Alastair Campbell today rejected any suggestion that he ‘beefed up’ the 2002 dossier on Iraq’s weapons of mass destruction.
Speaking to the Iraq Inquiry, Campbell was questioned about his role in the production of the dossier published by the Government on 24 September 2002 in the build up to the invasion of Iraq.
Allegations that the dossier was “sexed-up” to strengthen the case for war with Iraq formed the basis for journalist Andrew Gilligan’s controversial Today Programme broadcasts of May 2003.
Campbell said: “This was a very significant piece of communications, nothing like it had ever been done beforeâ€¦The whole way through it could not have been made clearer that nothing could override the intelligence judgements and Sir John Scarlett [chairman of the Joint Intelligence Committee] would have the single pen.”
Iraq Inquiry member Sir Lawrence Freedman noted that Campbell had a meeting with Sir John Scarlett on 11 September 2002, after which “a note went around” saying that: “Number Ten wants the document to be as strong as possible within the bounds of available intelligence”.
Campbell said: “At no point did I ask him to beef up any of the judgments that he had”.
After further questioning along these lines, Campbell added: “At no point did anyone from the PM down say to anyone in the intelligence services ‘you’ve got to tailor it to fit this argument or that argument.'”
Making reference to the Gilligan broadcast and the subsequent row between the BBC and the Government which culminated in the Hutton Report of January 2004, Campbell said: “I don’t think we would be having this exchange if it was not for the controversy that subsequently existed”.
When asked by the panel whether the JIC might have been “subconsciously influenced to make the dossier stronger than it would have been” Campbell said: “I don’t accept that at all because of the nature of John Scarlettâ€¦the PM was absolutely clear that the Joint Intelligence Committee had to be happy with that document in terms of its emphasis.”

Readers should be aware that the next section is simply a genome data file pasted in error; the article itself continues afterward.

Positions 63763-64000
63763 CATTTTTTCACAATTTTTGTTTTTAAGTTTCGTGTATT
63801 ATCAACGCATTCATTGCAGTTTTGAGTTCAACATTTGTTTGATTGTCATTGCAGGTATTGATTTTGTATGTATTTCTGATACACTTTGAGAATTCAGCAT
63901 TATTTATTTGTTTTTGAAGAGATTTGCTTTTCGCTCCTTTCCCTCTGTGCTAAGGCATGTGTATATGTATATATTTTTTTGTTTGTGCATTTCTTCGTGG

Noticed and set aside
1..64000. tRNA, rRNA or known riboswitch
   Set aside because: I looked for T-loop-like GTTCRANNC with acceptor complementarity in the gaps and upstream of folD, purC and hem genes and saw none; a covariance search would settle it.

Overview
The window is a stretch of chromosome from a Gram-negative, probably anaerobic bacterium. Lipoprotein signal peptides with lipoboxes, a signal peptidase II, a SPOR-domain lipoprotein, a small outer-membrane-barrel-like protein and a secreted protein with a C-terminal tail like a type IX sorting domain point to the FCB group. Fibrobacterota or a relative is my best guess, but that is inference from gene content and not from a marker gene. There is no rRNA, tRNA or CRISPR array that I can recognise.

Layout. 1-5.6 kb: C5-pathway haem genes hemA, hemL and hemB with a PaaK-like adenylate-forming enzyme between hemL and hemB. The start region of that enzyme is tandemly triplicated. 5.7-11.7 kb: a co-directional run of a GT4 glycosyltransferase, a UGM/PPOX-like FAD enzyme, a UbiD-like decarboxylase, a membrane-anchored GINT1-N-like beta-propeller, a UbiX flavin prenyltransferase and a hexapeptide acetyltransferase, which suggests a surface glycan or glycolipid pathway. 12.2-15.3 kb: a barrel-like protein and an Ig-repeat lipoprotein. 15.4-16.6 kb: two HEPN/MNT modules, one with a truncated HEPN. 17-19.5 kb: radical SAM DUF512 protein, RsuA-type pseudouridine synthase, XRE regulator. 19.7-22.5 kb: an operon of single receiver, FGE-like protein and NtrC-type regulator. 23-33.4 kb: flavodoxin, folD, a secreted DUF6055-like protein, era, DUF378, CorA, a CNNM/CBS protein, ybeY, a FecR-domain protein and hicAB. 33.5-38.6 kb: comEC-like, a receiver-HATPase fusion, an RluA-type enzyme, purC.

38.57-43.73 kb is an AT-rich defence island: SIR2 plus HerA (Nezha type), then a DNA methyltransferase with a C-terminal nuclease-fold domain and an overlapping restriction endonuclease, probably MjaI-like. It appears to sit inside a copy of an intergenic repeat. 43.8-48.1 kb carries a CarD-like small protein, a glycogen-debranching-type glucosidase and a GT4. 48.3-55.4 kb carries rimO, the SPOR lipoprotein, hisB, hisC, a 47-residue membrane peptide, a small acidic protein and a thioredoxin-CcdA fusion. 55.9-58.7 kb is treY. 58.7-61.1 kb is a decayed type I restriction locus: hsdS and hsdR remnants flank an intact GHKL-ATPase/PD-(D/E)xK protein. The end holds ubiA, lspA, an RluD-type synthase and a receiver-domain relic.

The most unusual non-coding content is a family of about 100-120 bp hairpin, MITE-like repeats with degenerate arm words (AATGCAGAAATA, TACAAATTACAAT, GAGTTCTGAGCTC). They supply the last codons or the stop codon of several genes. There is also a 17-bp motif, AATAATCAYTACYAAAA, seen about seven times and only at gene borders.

One of the more controversial sections of the dossier stated: “Iraq’s military forces are able to use chemical and biological weapons, with command, control and logistical arrangements in place. The Iraqi military are able to deploy these weapons within 45 minutes of a decision to do so.”
The hearing was told this section was in fact a reference to battlefield munitions but that, because of the wording around it in the dossier, was interpreted by several newspapers as implying that WMD could be launched with inter-ballistic missiles against Cyprus within 45 minutes of an order to do so.
Making reference to the fact that an earlier draft of the report had a timeframe of 20-45 minutes, Campbell said: “If we’d have been in the sexing up game we’d have said come on let’s make it 20 rather than 45 minutes”.
He added: “If one or two papers went down that line they weren’t pushed there by us.”
He later insisted: “We did not see it and plan our communications strategy around that particular point.”
The panel pointed out that the headline in that day’s Evening Standard read: “45 minutes from attack” and that headlines in the following day’s Sun and Daily Express respectively said: “Brits 45 minutes from doom” and “Saddam can strike in 45 minutes”.
Campbell said: “There’s a misconception that I care a lot about headlines. I don’t now, and I didn’t when I was in Downing Street.”
He said that an effective communications strategy is not about individual headlines, but about getting a message across over a longer period.
He said: “I defend every single word of the dossier, I defend every single part of the process. It was a genuine attempt to engage the public properly in understanding why the PM’s thinking was developing as it was.”
In the afternoon session Campbell was questioned on the document: “Iraq – Its Infrastructure of Concealment Deception and Intimidation”, printed on the Number 10 website and which Channel 4 news revealed had been plagiarised.
Campbell admitted the document did not go through the “same rigorous process the September dossier did”.
He also conceded that it was “a very difficult situation” when no WMDs were found in Iraq.
The British media’s coverage of the political debate surrounding the Iraq War was dismissed by Campbell as “flim flam”.
Campbell finished the session by saying: “I am very very proud of the part I played.”